Your social media timelines may have been bombarded lately by the hashtag “GHC17”. This hash, used to tag all things associated with the 2017 Grace Hopper Celebration. Organized by the nonprofit AnitaB.org and ACM (Association for Computing Machinery), this conference is the largest gathering of women technologists in the world. This year, October 4th through October 6th, Orlando, Florida was teeming with over 18,000 women excited about learning, engaging and fellowshipping over the common bond of STEM and in the name of Grace Murray Hopper.
They call her “Amazing” Grace. She is no heartfelt Christian hymn, but before her death in 1992, Grace Murray Hopper was a charming, dedicated, female computer scientist, naval rear admiral, and inventor. Now gone, she is remembered by her work and lives on through the actions of others.
Grace Hopper started her career teaching math at Vassar College. During World War II, she joined the Navy at the not-so-youthful age of 37. There, she became a part of the Mark I and Mark II computer programming staffs. During which, she coined the term “debugging” the system. She created one of the first compilers to translate source code into computer language while working on the Univac I and helped develop the computer language, “COBOL”. Hopper is also known for her work with nano- and picoseconds.
After leaving the Navy once, being recalled for active duty, and then leaving for good in 1986, Hopper continued to educate others, travel, and receive well-deserved awards such as the National Medal of Technology and Innovation and the IEEE Emanuel R. Piore Award.
Hopper continues to be honored by having her name used for achievements and initiatives such as the ACM Grace Murray Hopper Award, the U.S.S. Hopper, and the annual Grace Hopper Celebration conference for women in computing.
Coming back strong with a new CEO, name, and colorful logo, this year’s conference reflected inclusiveness, diversity and transition. It encouraged women to define themselves for themselves and to be agents of change however they see fit through its “I AM” movement.
The conference focused on leading change in the technology industry, which included shouting out companies that have made great progress in making their work environments more diverse and inclusive. These top companies include GEICO, IBM, Accenture, and ThoughtWorks. It also focused on not just networking, but connecting with technical leaders and supporting one another through the Systers online community, a group Hopper would have been lucky to have access to.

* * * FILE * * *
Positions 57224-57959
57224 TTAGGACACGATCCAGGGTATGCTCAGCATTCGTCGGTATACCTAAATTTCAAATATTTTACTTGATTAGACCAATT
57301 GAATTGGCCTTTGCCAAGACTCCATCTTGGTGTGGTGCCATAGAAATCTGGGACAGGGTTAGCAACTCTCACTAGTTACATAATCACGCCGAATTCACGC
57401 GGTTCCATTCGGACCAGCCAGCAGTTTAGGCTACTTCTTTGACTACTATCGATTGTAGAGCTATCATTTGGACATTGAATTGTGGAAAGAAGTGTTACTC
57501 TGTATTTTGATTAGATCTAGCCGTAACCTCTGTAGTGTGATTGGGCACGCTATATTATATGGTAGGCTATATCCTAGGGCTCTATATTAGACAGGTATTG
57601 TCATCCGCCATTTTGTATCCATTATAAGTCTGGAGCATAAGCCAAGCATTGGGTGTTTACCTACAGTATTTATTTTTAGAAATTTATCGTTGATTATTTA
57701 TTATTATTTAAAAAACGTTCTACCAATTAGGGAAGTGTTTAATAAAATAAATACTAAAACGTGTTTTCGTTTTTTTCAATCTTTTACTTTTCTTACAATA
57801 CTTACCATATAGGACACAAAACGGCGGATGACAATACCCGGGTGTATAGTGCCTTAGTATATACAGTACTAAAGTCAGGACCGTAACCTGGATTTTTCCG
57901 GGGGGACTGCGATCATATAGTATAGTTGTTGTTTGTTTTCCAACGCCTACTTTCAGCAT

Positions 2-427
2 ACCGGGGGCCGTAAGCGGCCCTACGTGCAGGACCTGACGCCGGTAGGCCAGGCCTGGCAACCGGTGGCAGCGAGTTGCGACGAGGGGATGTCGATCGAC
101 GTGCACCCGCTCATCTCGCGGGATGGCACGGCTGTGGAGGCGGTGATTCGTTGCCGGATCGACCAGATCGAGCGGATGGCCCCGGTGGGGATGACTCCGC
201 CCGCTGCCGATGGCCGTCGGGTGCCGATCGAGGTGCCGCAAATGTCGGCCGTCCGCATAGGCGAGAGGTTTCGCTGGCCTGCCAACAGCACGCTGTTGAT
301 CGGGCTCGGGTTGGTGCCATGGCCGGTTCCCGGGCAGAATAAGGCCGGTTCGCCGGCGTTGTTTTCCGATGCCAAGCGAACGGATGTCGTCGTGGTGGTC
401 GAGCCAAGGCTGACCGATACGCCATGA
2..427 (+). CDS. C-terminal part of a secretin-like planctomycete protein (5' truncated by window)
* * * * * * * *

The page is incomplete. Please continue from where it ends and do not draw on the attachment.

Each day of the event hosted a career fair. Workshops and speakers at the event focused on discussing research and computing career interests for women at various stages in their career, from students to executives. They not only shared their struggles as being women and mothers in a male-dominated industry, but touched on ways to combat inequality in the industry.
Too often, women’s intellectual contributions to our current way of life go unmentioned. By not mentioning them, women are robbed of due credit. And in some cases, credit is taken by someone else. This Grace Hopper Celebration is a way for one less woman to go unacknowledged and for thousands of women each year to know they are worth acknowledging.
What legacy will you leave behind? What contribution will you make to the industry you have found your place in? Who will you inspire to inspire others?
If you’re planning on going next year, definitely go ahead and start planning! The 2018 conference will take place in Houston, Texas from September 26th to September 28th at the George R. Brown Convention Center. To find out more information about next year’s event or to get a recap of this year’s celebration, visit ghc.anitab.org.
This piece comes to us from one of our talented content contributors, Cynthia Sharpe. Her bio is below and if you would like to work with us you can email us here!
Cynthia M. Sharpe, is a May 2015 graduate of NC State University. Cynthia graduated with a B.A. in English with a concentration in creative writing and currently aspires to pursue an M.F.A. in Creative Writing. “As I let my own light shine, I unconsciously give other people permission to do the same.” -Cynthia M. Sharpe, inspired by Marianne Williamson